Shares of electric vehicle (EV) makers plunged on Thursday.early stage companies like Rivian Automotive (RIVN -6.04%), lucid group (LCID -3.21%)When canoe (GOEV -6.05%) It had some of the biggest hits and lost about 5% to 8% at the morning low.
As of 1pm ET, the three stocks are down 6.1%, 3.4% and 6.9% respectively. The drop in sessions has each brought them to or near all-time lows.
As Q4 EV delivery data began to trickle in this week, investors are becoming increasingly concerned about the pace of growth expected in the industry. This is especially true for startups like this. One of the main drivers of the EV sector valuation is expectations for overall demand growth. Investors are lowering their valuation levels for the industry’s shares after Rivian fell short in production and shipment reports this week and more data arrived on Thursday.
Rivian said this week it missed production forecasts that management reconfirmed two months ago. EV reader Tesla It also reported that 2022 production will fall short compared to both its own estimates and analyst expectations. On Thursday, it was reported that Tesla’s December output fell sharply month-over-month at its largest manufacturing plant in Shanghai, China.
Rivian and Lucid struggled to ramp up production in their first year of operation, but the market still assigns ratings based on their growth potential. Even at such low stock levels, Rivian and Lucid have market caps of around $15 billion and $10 billion, respectively. This is despite Rivian production in 2022 being less than 25,000 units. Lucid has yet to announce an update for the fourth quarter, but plans to announce that in 2022 he will make no more than 7,000 luxury cars.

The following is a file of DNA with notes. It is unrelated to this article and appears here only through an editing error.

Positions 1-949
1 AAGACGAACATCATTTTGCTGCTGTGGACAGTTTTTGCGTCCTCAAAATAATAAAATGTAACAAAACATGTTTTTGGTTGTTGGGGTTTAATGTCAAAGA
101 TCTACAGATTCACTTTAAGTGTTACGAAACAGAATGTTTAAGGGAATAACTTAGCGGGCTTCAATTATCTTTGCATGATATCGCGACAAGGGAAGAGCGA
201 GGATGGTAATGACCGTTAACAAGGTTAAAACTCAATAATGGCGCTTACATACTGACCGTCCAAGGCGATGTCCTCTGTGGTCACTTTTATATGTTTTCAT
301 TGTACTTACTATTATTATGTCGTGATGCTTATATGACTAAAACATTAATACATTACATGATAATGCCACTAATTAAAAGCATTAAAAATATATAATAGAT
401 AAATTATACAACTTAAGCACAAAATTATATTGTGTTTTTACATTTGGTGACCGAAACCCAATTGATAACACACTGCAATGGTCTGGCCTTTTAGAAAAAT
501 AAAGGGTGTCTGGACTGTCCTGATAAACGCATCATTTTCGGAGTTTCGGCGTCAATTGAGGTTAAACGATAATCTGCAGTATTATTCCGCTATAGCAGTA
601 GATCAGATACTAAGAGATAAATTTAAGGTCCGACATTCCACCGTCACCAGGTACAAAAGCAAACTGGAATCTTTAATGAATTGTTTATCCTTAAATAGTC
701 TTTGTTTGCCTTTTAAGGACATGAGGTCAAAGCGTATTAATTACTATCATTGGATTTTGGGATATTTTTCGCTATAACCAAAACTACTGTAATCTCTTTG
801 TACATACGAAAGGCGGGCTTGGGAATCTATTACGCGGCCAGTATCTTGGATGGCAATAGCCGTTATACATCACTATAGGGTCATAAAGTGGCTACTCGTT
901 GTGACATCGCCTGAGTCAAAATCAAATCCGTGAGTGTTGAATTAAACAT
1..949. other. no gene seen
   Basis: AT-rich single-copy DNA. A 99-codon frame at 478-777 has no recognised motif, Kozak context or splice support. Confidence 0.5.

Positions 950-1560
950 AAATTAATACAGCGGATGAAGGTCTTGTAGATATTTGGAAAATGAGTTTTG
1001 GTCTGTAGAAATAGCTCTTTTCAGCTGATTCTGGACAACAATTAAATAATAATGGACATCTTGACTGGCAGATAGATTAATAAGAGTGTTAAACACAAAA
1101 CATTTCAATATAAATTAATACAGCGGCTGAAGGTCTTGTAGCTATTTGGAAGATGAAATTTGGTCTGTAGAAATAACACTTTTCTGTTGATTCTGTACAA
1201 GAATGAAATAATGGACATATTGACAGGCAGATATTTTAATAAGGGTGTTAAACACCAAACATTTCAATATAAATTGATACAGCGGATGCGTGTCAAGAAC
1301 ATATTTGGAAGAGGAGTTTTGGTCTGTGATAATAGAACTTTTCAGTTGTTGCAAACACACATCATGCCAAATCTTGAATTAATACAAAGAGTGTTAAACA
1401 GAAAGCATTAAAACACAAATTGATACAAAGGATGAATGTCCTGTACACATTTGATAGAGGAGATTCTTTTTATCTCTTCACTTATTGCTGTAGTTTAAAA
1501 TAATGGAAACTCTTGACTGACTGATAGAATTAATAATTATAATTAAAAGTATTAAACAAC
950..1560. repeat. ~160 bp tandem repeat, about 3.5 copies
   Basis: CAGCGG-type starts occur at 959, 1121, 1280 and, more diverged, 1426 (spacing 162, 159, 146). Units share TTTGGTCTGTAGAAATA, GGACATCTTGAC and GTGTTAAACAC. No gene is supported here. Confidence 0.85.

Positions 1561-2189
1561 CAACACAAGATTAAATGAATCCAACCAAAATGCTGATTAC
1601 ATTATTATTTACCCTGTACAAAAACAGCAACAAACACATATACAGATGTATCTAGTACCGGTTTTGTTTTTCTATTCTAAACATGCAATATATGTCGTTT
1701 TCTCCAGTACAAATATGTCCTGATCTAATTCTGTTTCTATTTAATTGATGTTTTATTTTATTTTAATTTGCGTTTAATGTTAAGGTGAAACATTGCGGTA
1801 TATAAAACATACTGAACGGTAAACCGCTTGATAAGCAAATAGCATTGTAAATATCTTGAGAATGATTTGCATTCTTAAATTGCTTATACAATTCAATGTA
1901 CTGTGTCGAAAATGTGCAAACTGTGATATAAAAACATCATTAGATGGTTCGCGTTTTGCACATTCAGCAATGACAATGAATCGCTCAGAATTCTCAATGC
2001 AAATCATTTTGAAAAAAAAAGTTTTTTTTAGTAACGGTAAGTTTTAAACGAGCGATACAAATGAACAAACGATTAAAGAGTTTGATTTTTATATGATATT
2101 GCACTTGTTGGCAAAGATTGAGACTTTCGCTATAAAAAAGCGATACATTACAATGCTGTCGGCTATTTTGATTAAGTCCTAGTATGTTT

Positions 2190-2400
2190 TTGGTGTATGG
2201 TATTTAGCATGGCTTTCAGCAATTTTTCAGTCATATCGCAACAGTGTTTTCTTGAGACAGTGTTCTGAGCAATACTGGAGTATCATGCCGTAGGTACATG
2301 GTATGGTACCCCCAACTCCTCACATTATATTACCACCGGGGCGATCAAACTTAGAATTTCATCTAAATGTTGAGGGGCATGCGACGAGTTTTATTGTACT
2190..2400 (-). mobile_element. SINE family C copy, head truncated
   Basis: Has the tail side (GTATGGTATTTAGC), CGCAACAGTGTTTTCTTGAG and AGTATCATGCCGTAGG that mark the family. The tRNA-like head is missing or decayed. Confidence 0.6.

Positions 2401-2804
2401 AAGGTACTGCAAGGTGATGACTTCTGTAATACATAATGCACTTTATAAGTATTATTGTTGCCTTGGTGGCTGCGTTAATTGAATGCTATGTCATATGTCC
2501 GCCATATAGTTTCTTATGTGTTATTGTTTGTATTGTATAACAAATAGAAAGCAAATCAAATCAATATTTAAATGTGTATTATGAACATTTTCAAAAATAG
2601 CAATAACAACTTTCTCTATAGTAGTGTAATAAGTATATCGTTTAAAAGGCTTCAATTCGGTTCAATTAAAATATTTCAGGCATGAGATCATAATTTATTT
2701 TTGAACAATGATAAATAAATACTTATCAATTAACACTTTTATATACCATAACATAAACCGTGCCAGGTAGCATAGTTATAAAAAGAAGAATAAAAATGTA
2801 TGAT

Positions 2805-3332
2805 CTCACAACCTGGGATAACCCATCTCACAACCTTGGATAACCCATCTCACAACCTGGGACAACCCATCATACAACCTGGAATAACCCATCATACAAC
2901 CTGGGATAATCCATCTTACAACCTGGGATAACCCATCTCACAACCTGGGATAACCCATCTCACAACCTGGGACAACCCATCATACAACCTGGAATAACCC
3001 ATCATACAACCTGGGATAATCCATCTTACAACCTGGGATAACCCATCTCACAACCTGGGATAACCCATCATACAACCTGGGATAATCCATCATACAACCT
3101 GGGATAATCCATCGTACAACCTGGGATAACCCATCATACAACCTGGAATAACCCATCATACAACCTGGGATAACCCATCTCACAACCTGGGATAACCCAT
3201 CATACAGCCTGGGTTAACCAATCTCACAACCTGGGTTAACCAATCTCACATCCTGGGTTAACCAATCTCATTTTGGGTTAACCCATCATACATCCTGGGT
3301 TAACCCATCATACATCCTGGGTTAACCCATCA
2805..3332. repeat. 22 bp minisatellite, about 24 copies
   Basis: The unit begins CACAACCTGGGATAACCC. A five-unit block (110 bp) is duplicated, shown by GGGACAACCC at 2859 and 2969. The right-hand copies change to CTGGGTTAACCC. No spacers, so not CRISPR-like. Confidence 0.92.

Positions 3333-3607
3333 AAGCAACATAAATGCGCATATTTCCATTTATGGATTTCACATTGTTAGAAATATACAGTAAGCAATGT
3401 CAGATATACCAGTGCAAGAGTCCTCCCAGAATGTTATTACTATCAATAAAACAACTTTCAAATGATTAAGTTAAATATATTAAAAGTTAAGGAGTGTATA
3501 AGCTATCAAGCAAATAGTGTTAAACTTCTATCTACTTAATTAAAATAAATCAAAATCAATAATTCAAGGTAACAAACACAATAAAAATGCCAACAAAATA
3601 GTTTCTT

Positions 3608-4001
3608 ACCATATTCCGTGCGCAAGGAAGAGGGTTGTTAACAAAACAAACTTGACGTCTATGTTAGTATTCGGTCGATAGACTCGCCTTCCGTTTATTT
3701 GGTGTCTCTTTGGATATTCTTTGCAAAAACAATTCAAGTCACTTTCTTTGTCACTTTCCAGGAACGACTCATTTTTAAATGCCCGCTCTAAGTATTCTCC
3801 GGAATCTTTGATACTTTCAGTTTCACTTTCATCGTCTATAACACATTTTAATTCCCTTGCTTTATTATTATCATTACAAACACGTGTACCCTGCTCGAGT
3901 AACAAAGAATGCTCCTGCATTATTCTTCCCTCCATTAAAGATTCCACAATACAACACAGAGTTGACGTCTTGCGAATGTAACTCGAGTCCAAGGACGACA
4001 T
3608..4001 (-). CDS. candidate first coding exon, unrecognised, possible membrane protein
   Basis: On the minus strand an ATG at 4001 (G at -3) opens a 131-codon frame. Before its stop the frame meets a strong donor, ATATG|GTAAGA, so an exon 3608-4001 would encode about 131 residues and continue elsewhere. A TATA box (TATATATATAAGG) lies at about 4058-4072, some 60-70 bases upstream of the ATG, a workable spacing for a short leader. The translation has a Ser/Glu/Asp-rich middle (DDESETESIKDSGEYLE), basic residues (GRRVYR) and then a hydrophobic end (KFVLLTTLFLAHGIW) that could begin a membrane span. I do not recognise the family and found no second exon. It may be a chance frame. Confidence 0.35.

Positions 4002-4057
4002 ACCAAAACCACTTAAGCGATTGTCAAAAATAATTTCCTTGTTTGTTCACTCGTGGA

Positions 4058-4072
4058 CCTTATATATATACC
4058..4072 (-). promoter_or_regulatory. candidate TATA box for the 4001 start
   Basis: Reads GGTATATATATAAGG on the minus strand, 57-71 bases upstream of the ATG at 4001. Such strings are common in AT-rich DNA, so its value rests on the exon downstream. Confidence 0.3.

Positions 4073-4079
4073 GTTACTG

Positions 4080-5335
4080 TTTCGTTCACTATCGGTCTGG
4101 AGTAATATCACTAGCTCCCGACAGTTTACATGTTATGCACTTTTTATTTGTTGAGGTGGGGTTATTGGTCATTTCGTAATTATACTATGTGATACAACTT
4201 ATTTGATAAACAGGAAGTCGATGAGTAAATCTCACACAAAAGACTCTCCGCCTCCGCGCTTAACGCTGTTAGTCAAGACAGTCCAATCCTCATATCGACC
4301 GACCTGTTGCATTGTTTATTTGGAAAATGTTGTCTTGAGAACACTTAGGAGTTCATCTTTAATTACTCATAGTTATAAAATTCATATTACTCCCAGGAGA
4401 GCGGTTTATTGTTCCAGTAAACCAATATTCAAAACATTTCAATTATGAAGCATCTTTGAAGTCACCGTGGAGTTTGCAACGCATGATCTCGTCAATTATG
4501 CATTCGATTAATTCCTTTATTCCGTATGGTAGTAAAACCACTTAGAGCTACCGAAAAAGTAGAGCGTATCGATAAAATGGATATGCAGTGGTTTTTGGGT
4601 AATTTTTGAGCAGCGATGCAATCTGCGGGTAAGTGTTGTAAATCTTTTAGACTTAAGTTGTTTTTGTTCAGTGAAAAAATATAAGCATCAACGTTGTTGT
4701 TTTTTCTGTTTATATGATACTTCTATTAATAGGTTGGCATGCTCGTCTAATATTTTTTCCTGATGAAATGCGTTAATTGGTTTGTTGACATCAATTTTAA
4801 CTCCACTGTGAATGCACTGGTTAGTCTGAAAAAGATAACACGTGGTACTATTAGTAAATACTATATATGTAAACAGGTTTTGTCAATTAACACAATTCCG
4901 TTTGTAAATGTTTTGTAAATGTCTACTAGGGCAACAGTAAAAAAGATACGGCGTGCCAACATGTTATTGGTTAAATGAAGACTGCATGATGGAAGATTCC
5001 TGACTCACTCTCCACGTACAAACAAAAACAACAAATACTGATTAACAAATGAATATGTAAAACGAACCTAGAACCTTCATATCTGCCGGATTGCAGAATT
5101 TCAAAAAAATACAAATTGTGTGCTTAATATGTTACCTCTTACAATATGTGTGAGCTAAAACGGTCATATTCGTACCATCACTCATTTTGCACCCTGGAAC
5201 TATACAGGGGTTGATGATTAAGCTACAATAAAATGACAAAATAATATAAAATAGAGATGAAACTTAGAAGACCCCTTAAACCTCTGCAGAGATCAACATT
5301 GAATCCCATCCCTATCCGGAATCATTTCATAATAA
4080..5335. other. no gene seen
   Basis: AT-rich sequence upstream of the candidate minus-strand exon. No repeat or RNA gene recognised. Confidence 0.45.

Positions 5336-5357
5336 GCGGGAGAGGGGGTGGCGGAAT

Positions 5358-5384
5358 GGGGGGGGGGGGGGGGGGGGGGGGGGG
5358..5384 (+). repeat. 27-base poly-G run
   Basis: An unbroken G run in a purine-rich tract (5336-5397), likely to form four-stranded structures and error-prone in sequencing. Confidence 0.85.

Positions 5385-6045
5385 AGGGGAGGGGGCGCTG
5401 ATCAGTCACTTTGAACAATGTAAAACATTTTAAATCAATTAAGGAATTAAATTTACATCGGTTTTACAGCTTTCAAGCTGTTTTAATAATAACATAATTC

Investor expectations for growth were supported by data showing global EV sales to double in 2021 and set a strong pace of growth in 2022.
But the latest sales and production reports leave onlookers to lower growth expectations for the industry, at least in the short term. Investors are therefore selling stocks, with more speculative names seeing the biggest declines. Canoo, for example, has not started production yet and is trading only on hope and the expectation that it will be able to process its backlog once production starts.
Currently, many investors are taking a wait-and-see approach to the EV space. That led to a plunge in these stocks. Even before Thursday’s sell-off, the shares of these start-ups were down between 20% and 47% last month. Investors shouldn’t expect the momentum to reverse until EV sales start growing at higher-than-expected levels.
Howard Smith has held positions at Lucid Group and Tesla. The Motley Fool owns shares of and recommends Tesla. The Motley Fool’s U.S. headquarters has a disclosure policy.